Delhi's Respite from Pollution Short-lived as NASA Imagery Shows Early Stubble Burning in Punjab

For representation

For representation

Last year the pollution levels in Delhi had entered the 'severe plus category' following which the Supreme Court-mandated Environment Pollution Authority declaring a public health emergency.

Farmers have started burning crop residue in parts of Punjab and Haryana, satellite images from space agency NASA (National Aeronautics and Space Administration) shows.

The images suggest the early start of practice where farmers burn the crop residue once harvest is reaped, a report in Hindustan Times said.

Burning stubble, the leftover crop residue, has been deemed a crime under the Indian Penal Code and the Air and Pollution Control Act of 1981. Despite this, farmers in Punjab and Haryana continue to burn the leftover paddy, a practice that started due to the mechanisation of agriculture and shortage of labour because of lack of viable alternatives.

Data from NASA’s fire information for resource management system shows a progressive increase in detection of fire in farmland areas.

Central Pollution Control Board said that stubble burning contributed significantly to air pollution in Delhi last year with the share of farm fire smoke in particulate matter peaking to 44 per cent in November.

Stubble burning has been a cause of contestation between the state governments in Delhi, Punjab and Haryana. Last year the Delhi government target Centre, Punjab and Haryana governments “for not taking stern action against the increasing numbers of stubble burning cases”.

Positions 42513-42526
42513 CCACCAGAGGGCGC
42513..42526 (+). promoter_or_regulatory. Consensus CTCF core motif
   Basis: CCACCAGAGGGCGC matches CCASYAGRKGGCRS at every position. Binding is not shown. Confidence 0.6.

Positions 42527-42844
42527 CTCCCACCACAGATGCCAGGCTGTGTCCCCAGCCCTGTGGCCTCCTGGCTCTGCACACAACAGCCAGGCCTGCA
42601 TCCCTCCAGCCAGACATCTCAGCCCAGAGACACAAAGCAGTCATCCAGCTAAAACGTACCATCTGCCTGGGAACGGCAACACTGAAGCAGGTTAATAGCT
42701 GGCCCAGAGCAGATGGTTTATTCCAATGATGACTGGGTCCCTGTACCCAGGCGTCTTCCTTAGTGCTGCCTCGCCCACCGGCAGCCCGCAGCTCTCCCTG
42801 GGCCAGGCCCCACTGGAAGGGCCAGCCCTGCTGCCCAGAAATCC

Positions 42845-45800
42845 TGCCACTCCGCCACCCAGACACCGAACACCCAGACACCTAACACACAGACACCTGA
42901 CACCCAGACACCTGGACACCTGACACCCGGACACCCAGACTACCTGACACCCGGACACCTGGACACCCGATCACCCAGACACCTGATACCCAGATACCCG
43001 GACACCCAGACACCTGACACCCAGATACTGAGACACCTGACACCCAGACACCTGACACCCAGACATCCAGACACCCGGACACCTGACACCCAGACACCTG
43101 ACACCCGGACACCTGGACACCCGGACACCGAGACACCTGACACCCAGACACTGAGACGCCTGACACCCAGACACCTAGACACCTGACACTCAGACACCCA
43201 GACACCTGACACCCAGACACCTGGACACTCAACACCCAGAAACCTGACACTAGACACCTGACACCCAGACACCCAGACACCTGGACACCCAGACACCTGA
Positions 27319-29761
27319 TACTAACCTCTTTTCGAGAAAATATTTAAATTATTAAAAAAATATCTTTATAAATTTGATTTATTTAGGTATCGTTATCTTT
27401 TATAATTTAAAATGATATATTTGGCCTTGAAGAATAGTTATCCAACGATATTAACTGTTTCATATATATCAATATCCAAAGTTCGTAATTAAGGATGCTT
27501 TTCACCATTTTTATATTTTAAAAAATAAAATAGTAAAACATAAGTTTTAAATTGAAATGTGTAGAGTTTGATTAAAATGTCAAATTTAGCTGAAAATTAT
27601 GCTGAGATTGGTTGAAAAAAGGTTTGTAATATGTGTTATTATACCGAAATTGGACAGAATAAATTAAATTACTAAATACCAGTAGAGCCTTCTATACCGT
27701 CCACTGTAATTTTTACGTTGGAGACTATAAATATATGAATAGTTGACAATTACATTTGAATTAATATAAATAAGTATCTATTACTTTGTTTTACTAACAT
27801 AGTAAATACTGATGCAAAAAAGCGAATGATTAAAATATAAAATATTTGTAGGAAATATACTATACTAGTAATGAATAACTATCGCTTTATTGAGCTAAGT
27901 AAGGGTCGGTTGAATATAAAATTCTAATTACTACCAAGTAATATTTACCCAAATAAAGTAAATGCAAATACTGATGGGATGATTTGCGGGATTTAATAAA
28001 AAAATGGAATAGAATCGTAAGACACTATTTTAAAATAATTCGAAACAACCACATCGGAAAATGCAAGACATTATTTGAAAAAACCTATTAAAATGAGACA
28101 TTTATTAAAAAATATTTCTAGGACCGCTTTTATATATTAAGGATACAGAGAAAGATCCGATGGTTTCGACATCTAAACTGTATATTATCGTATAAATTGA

Considered as one of the major causes of pollution in Delhi during winter months, the share of stubble burning from Punjab and Haryana in Delhi's pollution had reached a maximum of 46% last year. The pollution levels had entered the "severe plus" category" following which the Supreme Court-mandated Environment Pollution (Prevention and Control) Authority declaring a public health emergency banning construction activity till November 5.

According to Pawan Gupta, a research scientist at Goddard Earth Sciences Technology and Research, the maximum number of fires, shown as red spots on map is from Amritsar district in Punjab.

“Crop fires in the state of Punjab and Haryana have started appearing in India. This year, we will be supporting satellite air quality data analysis and forecasting through a community forum for better understanding the impact of such fires on local weather and environment,” Gupta told Hindustan Times.

Apart from Amritsar, stubble burning fires are seen in Punjab’s Tarn Taran, Firozpur, Kapurthala, Mansa and Jhalander.

According to the data, in between September 13 and 16, five to seven fires were spotted through satellite monitoring. An official said that they are hoping for lesser cases of stubble burning this year.

Earlier Punjab and Haryana have proposed setting up more custom hiring centres (CHCs) to give farm machinery on rental basis to farmers who cannot afford to purchase the high-end equipment for crop residue management and supplying more balers — a machine used to compress stubble into compact bales.

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